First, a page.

“Arrangements for formally incorporating the guard into the armies of the United States, terminating for the war period, their status as militia or state troops, are understood to be based upon the possibility of supplying full war equipment for the troops.

“It is understood also that the 16 divisional cantonment camps for the guard will be in the southeastern, southern and western departments. Dates upon which various state units are to be moved to the big camps for state mobilization points, will depend upon completion of the quarters and supply system at the cantonment camps.”

Also that week, readers learned that “Orrie P. Curry and Miss Emma Dearborn were married at high noon on Sunday last at the home of the bride’s parents, Mr. and Mrs. H.M. Dearborn, on Belleville Street; Rev. D.W. Haskew officiating. The marriage was a very quiet affair, only the immediate family and a few friends being present.”

The last edition of The Courant for the month of May 1917 is missing from the microfilm files at the library, but those files do contain a copy of the May 31, 1917 edition of The Conecuh Record, another newspaper published in Evergreen at that time.

In that edition of The Record, editor J.C. Whitcomb reported that “several heavily loaded troop trains passed through Evergreen within the last few days en route to Chickamauga. The troops were from Arizona.”

Also that week, in news from Castleberry, it was reported that “the commencement exercises of the Conecuh County High School ended Wednesday morning with the graduation exercises.

“The following students received diplomas: C. Matilda Albreast, W.B. (Otto) Castleberry, Verna M. Castleberry, Sibyl DeLoney, Kate Holland, Haskew Page, Marguerite Page, Mendenhall Page.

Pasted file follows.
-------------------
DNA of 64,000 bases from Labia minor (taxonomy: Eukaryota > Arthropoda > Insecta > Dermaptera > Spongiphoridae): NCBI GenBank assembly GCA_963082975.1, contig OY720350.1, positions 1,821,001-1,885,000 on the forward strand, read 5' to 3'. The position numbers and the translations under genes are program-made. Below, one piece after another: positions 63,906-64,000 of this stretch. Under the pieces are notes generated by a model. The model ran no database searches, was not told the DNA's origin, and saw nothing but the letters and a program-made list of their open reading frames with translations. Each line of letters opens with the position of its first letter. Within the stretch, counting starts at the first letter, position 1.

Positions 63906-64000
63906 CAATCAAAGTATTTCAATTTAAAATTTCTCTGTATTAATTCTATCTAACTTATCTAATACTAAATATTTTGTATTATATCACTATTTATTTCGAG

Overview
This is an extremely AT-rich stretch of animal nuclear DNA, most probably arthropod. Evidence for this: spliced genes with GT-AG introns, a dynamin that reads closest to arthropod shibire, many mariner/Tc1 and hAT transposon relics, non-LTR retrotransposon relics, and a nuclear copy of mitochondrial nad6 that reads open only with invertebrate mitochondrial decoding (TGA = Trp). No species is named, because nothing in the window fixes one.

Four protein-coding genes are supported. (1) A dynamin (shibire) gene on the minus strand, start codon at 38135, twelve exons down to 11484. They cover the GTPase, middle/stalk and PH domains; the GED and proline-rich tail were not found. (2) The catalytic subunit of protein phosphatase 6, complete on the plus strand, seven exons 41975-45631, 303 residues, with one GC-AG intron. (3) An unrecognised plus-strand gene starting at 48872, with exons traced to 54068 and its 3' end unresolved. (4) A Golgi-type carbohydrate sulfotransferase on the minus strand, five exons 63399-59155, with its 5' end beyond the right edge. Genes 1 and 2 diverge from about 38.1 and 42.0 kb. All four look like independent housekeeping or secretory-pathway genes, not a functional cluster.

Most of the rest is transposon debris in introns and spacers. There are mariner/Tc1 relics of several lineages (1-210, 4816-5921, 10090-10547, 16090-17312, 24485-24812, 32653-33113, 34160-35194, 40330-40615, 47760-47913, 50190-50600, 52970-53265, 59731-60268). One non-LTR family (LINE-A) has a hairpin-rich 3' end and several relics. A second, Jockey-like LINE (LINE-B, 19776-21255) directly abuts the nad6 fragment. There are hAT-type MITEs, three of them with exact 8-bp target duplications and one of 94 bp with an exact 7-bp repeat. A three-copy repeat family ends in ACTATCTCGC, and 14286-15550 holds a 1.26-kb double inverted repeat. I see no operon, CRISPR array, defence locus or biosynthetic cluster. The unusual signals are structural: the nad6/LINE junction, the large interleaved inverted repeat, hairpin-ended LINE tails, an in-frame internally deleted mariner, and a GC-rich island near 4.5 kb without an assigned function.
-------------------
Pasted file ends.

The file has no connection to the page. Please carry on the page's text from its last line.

“Mrs. L.M. Baskinsky of Troy made the address to the graduates.”

Also from Castleberry that week readers learned that “Capt. E. Downing Jr. of the First Regiment, stationed at Mobile, came home for a few days this week.”

That week’s paper also included the following advertisement – “Washington, D.C. and return, $18.95, United Confederate Veterans Reunion, June 4-8, Tickets sold June 1 to 6, Limit June 21, Extended limit July 6, Extension fee 50 cents, Let us arrange your trip now as the attendance will be large, Ask us about regular and special service, C.H. Mann, D.P.A., Pensacola, Fla., C. Hawkins, Agent.”

Well, I guess that’s all that space will allow for this month. Next month, I plan to take a look at the events of June 1917 in Conecuh County. Until then, if you get the urge to research the county’s past yourself, take advantage of the Evergreen-Conecuh County Public Library’s excellent selection of old newspapers on microfilm and other resources. The library’s friendly and courteous staff will be more than happy to get you started.